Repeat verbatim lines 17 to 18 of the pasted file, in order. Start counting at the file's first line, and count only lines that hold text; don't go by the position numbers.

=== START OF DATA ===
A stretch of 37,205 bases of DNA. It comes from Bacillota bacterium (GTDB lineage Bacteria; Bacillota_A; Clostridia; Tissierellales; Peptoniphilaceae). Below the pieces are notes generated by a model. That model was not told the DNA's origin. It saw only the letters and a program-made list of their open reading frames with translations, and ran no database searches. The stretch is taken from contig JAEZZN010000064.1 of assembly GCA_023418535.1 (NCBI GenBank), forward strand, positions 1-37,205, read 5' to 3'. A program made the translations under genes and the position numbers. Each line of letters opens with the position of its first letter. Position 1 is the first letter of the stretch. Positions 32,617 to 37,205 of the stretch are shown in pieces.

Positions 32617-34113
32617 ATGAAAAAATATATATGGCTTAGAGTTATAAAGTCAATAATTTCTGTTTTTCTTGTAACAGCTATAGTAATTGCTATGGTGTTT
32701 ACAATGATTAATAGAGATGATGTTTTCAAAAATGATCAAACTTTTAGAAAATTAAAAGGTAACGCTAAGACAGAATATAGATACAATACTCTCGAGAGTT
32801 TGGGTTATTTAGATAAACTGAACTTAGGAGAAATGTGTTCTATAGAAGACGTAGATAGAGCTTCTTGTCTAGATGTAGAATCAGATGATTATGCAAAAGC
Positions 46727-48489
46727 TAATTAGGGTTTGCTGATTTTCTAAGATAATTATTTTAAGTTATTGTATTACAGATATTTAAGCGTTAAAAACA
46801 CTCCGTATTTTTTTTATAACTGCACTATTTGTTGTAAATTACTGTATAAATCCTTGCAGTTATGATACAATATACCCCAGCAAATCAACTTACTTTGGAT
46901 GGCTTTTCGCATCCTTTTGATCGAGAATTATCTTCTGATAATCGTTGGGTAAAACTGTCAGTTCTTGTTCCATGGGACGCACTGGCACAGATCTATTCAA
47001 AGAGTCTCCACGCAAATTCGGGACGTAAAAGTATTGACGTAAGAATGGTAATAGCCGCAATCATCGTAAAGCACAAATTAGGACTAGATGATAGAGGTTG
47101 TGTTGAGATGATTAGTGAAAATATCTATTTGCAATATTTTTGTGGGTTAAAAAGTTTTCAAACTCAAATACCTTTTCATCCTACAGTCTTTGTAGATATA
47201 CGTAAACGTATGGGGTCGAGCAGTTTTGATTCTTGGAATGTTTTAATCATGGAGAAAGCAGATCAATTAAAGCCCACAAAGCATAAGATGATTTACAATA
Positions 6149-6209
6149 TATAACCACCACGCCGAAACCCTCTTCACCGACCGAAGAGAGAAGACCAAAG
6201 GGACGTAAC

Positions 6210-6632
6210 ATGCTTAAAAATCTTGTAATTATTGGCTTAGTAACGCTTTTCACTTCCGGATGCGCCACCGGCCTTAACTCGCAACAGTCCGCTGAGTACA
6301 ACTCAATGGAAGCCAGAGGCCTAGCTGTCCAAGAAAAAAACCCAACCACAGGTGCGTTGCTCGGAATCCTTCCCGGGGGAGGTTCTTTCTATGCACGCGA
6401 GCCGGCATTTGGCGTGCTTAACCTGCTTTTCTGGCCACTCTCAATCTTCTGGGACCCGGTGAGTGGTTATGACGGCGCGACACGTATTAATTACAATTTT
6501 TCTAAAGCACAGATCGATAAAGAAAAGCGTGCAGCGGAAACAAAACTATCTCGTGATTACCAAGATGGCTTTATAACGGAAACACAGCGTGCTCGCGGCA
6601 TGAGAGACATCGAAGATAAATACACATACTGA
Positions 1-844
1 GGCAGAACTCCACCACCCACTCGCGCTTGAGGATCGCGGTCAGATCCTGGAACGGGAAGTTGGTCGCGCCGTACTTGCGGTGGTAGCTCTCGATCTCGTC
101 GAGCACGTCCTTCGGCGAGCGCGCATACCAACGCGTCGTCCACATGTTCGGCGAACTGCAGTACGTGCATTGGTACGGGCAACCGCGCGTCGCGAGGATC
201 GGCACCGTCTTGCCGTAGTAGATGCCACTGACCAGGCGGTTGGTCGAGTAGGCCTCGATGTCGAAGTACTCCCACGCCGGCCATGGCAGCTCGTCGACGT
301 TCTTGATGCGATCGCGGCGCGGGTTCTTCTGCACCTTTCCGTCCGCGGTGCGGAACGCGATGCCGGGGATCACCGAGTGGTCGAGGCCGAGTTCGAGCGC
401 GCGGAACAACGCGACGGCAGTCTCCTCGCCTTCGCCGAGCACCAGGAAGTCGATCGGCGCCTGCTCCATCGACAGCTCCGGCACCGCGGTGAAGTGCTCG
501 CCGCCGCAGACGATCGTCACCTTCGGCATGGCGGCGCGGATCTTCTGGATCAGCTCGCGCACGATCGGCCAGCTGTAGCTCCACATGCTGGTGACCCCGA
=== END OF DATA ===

6210 ATGCTTAAAAATCTTGTAATTATTGGCTTAGTAACGCTTTTCACTTCCGGATGCGCCACCGGCCTTAACTCGCAACAGTCCGCTGAGTACA
6301 ACTCAATGGAAGCCAGAGGCCTAGCTGTCCAAGAAAAAAACCCAACCACAGGTGCGTTGCTCGGAATCCTTCCCGGGGGAGGTTCTTTCTATGCACGCGA